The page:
You must be getting a little nervous! It’s June 25th and the pressure is on. Your chances to effect the data for the Q2 Report is wrapping up in just a few days! How will you make the numbers you promise your VC? Will you load up your new buyer with more than she needs and more than you can service? Will you have to fudge the numbers …again?
Of course, your VC has a right to quarterly reports. They want to keep track of their investment. If you’re not performing as agreed, they want to know right away. They want to cut their losses, which means you could lose your financing if you don’t make the numbers. Are you getting a little more nervous?
You know if you push your salespeople too hard it will take away from next quarter’s numbers. You know that if you load up your buyers you may lose them due to lack of service. And you know your reputation will be hurt if you don’t service what you sell. In fact, you may not have even fully realize the true cost of sales until you got several months away from that extravagant launch party. The reality of your business is just beginning to settle in. Now you know at least part of what you don’t know. But it’s too late and the report is due!
Just since you started, you have learned a ton. It’s stuff they didn’t teach you in college. It’s stuff that you wish you had known about. It’s stuff that requires actually experience.
You thought your VC knew more about your business than you. You thought they’d warn you. You thought they would be an enabling “partner”. You thought your business plan was validated because your VC funded it.
But no! You are on your own! And now it’s clear that your VC doesn’t really care. He’s spread out his risk like a gambler playing the odds. He’s bet on 10 to 20 start ups like yours, hoping for that one unicorn. Your business is just one roll of the dice. Will you make your numbers and stay in the game or will you crap out?
You are quickly approaching a no-win situation where if you make the numbers, you could lose your business. If you don’t make the numbers, you will lose your investor, and then your business.
The Department of Commerce says that 9 out of 10 businesses fail. That’s why most VC’s play the odds. But the same Department of Commerce also reports that businesses that make it to 2 years are more likely to make it to 5, and those that make it 5, to are more likely to make it to 10.
Having been through it from ideation to monetization, we understand why. In the first 2 years, we found out our cash flow plan was more important than our business plan. As time went on, we began to respect the cost of sales, which generally increased directly with growth. That’s why we created The Barefoot Startup, a more sensitive approach to starting and growing a business. It’s more grounded than bootstrap. It’s being in touch with the environment.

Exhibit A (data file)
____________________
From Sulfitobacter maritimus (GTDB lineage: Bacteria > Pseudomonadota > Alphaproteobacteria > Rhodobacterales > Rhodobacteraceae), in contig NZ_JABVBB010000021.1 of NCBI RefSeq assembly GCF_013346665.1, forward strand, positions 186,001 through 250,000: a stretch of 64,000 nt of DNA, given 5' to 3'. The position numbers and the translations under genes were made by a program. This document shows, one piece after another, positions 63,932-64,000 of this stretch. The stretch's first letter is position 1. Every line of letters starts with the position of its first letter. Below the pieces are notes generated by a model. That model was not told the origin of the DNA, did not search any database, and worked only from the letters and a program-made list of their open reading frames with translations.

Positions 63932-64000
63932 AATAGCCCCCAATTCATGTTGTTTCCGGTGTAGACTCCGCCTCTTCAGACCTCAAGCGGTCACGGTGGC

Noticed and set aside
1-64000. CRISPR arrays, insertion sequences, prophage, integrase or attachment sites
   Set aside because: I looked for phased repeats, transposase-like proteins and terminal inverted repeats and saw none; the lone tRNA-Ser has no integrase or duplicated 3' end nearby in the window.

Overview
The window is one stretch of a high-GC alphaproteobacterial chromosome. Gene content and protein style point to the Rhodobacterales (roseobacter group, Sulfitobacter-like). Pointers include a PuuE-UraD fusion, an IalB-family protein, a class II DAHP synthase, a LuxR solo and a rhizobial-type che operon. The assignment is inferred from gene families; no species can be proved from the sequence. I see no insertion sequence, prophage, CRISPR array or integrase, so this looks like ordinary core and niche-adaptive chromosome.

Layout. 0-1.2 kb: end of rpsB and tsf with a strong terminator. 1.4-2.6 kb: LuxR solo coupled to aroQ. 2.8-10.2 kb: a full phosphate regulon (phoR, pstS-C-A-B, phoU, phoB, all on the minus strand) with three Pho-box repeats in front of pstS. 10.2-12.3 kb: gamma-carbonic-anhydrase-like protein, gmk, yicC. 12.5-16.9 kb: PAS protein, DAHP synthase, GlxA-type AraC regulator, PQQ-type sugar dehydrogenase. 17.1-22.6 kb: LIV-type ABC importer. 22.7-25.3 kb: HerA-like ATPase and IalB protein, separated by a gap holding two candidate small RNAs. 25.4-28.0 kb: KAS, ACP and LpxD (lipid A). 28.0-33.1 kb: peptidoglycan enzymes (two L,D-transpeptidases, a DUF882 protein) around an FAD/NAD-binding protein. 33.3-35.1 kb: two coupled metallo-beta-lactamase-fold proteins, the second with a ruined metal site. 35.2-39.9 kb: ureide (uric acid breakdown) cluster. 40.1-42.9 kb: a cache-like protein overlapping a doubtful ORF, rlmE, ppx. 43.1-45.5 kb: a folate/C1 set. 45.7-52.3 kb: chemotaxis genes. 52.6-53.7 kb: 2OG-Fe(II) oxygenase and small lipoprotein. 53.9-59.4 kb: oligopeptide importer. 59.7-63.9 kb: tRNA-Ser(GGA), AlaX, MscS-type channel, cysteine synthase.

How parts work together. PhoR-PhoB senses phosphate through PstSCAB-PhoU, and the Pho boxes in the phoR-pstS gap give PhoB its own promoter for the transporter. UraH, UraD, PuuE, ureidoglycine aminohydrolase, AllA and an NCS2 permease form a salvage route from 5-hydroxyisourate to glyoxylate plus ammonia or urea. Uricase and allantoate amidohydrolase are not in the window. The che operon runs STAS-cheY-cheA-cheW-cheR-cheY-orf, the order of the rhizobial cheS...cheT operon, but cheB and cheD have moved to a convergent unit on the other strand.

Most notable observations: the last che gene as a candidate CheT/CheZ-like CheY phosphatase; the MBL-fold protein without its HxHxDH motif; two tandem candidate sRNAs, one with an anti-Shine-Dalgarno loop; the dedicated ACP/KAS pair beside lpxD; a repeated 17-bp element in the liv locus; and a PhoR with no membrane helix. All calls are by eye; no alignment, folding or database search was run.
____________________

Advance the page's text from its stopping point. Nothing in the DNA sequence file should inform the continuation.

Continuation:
Just like being barefoot, the Barefoot Startup directs you to learn to walk before you run. It directs you to be more sensitive to the terrain so you don’t fall down. It shows you how to be more flexible so you can make quick adjustments, thoughtful pivots, and remain light on your feet.
Don’t let quarterly reports hurt your chances. Starting a business is challenging enough. Discover and use your hidden resources. Outsource everything but accounting, sales, and quality control. Create revenue earlier with the relatively small, low-hanging fruit. In other words, reduce you need for capital right from the start, and you may not have to play the VC game at all. Ironically most VC’s are shying away from pre-revenue startups anyway. Demonstrating revenue proves your concept, but more importantly, provides a priceless business education. VC’s will line up to expand a proven concept and you will be in a much better bargaining position!
The credo of The Barefoot Startup is simple: Start small. Make your mistakes in a small place. Get your act together before you take your show on the road. And don’t scale to fail …or make your quarterly numbers! By keeping your (bare) feet on the ground and building a solid foundation, your chances of success will increase, and your need for outside capital will decrease!
Who We Are.
Michael Houlihan and Bonnie Harvey co-authored the New York Times bestselling business book, The Barefoot Spirit: How Hardship, Hustle, and Heart Built America’s #1 Wine Brand. The book has been selected as recommended reading in the CEO Library for CEO Forum, the C-Suite Book Club, and numerous university classes on business and entrepreneurship. It chronicles their humble beginnings from the laundry room of a rented Sonoma County farmhouse to the board room of E&J Gallo, who ultimately acquired their brand and engaged them as brand consultants. Barefoot is now the world’s largest wine brand.
Beginning with virtually no money and no wine industry experience, they employed innovative ideas to overcome obstacles, create new markets and forge strategic alliances. They pioneered Worthy Cause Marketing and performance-based compensation. They built an internationally bestselling brand and received their industry’s “Hot Brand” award for several consecutive years.
They offer their Guiding Principles for Success (GPS) to help entrepreneurs become successful. Their book, The Entrepreneurial Culture: 23 Ways To Engage and Empower Your People, helps corporations maximize the value of their human resources.
Currently they travel the world leading workshops, trainings, & keynoting at business schools, corporations, conferences. They are regular media guests and contributors to international publications and professional journals. They are C-Suite Network Advisors & Contributing Editors. Visit their popular brand building site at www.consumerbrandbuilders.com.
To make inquiries for keynote speaking, trainings or consulting, please contact firstname.lastname@example.org.